No one finds it easy to write a eulogy or speak at a funeral. Carrying the grief of loss and a natural fear of public speaking, it can be difficult to even decide what to say at a funeral. But figuring out how to give a eulogy can be made manageable. With a little preparation, you’ll be able to organize your thoughts, impart meaningful sentiments, and honor those who made a palpable impact on your life.
Keep It Personal
Great eulogies don’t sound like they’re being read off a newspaper, and they don’t impersonally list off a series of facts like an obituary. Great eulogies tend to read conversationally, like you were talking to a friend. You can start by introducing yourself in relation to the decreased.
As with most strong writing, a eulogy should show rather than tell. Don’t simply list the qualities you admired about the deceased, tell stories that focus on those qualities. Do you have favorite memory with them? What lessons did they teach you? How did they influence the person you are today? Answering questions like these can get you started on choosing a story, and explicitly stating the point of the story can help you conclude.
Keep It Positive and Brief
Television has a cliché where some character uses a funeral to carp about character flaws of the deceased. But real life isn’t television. In giving a eulogy, it’s not your job to inform the audience that the deceased was a complicated, three-dimensional person. Focus on the positive. If a negative topic can’t be avoided, then use euphemisms to make the language more appropriate.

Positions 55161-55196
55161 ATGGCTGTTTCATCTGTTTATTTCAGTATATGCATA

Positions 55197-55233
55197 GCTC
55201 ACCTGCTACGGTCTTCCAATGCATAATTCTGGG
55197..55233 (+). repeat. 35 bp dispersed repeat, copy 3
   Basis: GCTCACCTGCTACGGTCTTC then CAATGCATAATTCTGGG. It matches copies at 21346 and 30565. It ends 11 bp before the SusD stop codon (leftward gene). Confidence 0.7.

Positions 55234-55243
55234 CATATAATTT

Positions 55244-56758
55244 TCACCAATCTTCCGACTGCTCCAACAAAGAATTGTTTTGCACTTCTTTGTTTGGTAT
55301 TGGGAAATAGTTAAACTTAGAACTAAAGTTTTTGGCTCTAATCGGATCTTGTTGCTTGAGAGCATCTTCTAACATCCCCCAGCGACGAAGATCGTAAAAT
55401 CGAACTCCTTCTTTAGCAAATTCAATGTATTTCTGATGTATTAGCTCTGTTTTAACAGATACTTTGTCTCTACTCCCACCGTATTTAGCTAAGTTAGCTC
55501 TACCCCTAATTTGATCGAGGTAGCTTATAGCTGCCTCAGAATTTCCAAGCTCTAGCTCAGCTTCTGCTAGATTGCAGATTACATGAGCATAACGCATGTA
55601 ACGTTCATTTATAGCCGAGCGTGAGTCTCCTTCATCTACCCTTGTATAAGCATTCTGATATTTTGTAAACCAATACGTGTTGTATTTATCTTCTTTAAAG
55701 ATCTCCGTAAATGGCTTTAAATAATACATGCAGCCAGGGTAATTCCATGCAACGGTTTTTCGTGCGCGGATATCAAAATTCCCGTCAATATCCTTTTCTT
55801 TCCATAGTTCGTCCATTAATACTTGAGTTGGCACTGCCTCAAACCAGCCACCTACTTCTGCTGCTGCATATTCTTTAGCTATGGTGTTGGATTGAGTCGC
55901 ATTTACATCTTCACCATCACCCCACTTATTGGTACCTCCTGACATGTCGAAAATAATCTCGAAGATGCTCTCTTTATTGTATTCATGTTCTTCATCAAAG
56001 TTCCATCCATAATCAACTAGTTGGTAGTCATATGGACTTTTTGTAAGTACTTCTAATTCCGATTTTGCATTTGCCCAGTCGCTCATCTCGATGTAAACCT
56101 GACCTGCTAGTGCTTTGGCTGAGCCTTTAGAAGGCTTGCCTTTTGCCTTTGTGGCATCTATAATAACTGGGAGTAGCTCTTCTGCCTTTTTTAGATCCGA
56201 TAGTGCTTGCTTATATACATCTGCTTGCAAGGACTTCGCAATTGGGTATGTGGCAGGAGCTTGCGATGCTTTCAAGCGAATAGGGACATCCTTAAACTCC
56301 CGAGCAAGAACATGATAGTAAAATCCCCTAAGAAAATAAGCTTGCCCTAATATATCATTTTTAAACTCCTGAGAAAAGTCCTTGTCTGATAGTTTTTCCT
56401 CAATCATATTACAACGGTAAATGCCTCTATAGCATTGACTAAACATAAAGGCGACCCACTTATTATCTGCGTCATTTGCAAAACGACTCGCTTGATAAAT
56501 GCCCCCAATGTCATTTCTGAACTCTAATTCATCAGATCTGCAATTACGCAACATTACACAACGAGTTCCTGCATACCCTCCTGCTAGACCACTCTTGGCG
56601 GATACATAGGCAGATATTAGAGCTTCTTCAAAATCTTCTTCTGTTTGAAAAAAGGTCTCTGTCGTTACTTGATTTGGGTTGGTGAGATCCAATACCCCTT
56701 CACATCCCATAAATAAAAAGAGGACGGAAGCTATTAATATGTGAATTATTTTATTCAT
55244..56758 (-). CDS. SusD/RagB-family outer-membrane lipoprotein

For writing a eulogy, less is more. Try to keep your eulogy between 3 and 5 minutes. Longer eulogies should only be undertaken by accomplished pubic speakers, or you’ll find inexperience can lead you to ramble, speak unclearly, and lose your audience.
Keep Practicing and Editing
Strong writing doesn’t always translate well to spoken word, so practice reading your eulogy out loud. While you’re practicing, try and intentionally speak with a slow and measured pace, not unlike a politician. When people get nervous, they tend to speed up their speaking, but intentionally slowing down to enunciate can help.
After you’ve written a draft, step away for a full day and return with fresh eyes. Nearly all strong writing is created in editing. Recharging physically and emotionally may give you valuable insight into whether or not you’ve said the right things.
Keep It Written
Great speeches are rarely given by people who have memorized every line. Instead, speakers use teleprompters, index cards, or carry full copies of their remarks. For the purpose of a eulogy, having a written copy on-hand will make sure you can get through your remarks even if you become emotional.
Furthermore, writing down your eulogy allows you to ask for feedback from someone who knows the deceased. An outside perspective can be useful for determining if your writing is confusing, if you forgot something important, or if any of your remarks seem inappropriate.
Preparing to Speak
Public speaking is terrifying, and that’s before you add the loss of someone you care about. Practice reading your eulogy a few times to become familiar with it, and make sure it’s the right length. If you stumble during your speech, don’t fret. Your audience knows anyone giving a eulogy is trying their best. With that in mind, giving your eulogy shouldn’t feel like a challenge. Instead, consider it an opportunity to honor cherished memories of the one you’ve gathered to remember.